As part of the proceedings of the second session of the Synod of Bishops, yesterday, representatives of the five continents (although, for the sake of simplicity, the Americas were suddenly a single continent…) offered a report on the background of the new evangelisation in their respective parts of the world. Representing Europe was Péter Cardinal Erdő, Archbishop of Esztergom-Budapest and President of the CCEE, the Council of European Episcopal Conferences.
Cardinal Erdö divides his report in eleven bullet points. Points 1 to 3 discuss the need for evangelisation in the face of the loss of knowledge of the Christian faith and conscious efforts to distort and attack that faith. In points 4 and 5 discuss the effect that this has on the areas of human rights and politics, especially people’s attitude towards these, in Europe. Points 6 to 8, then, discuss signs of hope and opportunity. Points 9 to 11, finally, speak of the progress made in ecumenism. Combined, these points paint a picture of the reality in which the new evangelisation must somehow bear fruit.
While we may recognise much from what Cardinal Erdö says in what we see and read in the news, as a Catholic “on the ground” in Europe, I must admit that I don’t recognise everything in this report. Maybe that is due to the fact that the report discusses general trends in a large area, and the reality in the small area of a parish may be quite different. But, on the other hand, it is in that parish that the new evangelisation must take root.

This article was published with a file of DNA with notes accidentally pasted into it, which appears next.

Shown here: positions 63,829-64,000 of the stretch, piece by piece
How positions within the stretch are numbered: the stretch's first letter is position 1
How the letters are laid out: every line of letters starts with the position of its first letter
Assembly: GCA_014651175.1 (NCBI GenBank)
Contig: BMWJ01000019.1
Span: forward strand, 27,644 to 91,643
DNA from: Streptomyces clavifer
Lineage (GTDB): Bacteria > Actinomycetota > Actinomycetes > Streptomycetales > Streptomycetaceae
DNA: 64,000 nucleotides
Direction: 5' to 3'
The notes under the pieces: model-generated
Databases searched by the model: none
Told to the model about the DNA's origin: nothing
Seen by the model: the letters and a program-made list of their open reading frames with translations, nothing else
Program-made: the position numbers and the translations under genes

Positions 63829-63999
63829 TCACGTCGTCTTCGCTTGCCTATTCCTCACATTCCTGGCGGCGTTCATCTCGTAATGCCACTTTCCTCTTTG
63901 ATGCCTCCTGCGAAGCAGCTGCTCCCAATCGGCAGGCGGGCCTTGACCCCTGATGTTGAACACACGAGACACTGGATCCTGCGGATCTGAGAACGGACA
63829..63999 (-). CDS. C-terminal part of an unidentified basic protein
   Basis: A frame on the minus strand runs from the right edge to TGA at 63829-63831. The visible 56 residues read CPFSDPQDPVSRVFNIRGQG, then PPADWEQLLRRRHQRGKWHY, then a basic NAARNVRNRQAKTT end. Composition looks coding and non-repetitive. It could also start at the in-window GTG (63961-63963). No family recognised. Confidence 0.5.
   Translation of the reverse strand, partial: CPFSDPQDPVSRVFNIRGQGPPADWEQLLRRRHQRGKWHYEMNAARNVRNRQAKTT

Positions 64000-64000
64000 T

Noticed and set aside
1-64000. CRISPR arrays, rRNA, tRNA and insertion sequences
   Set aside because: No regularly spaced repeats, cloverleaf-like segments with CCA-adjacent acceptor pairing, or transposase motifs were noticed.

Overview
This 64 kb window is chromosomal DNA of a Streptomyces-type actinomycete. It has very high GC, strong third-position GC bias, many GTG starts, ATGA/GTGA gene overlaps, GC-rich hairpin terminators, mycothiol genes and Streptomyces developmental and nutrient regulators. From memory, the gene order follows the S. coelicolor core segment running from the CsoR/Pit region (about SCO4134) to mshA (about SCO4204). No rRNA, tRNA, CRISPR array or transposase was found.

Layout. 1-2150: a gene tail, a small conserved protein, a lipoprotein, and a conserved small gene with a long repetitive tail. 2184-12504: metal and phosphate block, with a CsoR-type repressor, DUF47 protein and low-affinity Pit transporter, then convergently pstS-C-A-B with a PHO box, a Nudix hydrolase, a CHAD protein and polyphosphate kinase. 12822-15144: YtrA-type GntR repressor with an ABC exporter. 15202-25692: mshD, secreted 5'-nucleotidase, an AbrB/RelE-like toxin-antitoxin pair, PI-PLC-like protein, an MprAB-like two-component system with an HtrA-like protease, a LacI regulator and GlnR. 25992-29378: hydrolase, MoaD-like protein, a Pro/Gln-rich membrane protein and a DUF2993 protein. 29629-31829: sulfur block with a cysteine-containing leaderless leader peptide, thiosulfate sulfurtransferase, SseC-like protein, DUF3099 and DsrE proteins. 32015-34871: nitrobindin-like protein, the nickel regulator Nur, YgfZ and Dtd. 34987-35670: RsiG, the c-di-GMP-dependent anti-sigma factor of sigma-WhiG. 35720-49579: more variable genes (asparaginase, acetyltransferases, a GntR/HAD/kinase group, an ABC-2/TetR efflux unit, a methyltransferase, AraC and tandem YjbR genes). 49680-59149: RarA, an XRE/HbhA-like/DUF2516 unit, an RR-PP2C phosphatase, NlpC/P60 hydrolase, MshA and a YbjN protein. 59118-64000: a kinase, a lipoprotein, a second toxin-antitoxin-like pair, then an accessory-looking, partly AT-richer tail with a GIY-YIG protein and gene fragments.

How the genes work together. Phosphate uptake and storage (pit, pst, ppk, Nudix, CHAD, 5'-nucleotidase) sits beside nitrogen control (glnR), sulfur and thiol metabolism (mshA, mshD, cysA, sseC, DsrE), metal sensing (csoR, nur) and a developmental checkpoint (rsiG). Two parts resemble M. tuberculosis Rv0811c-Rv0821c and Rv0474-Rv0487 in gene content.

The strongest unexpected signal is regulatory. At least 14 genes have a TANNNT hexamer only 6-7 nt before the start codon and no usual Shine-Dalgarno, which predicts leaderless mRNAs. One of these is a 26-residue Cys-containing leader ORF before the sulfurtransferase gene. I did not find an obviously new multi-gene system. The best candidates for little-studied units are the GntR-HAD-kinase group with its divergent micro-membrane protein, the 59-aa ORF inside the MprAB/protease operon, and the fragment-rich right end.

Point two, about religious education, is as far as I am concerned spot on. With some experience in education, I can say that the standards of RE in secondary schools in the Netherlands are exceedingly low. Few are the schools which undertake any serious Catholic religious education, and for most students, it is indeed “an education in syncretism or indifference”. If everything is equal, everything is equally ineffective and unimportant.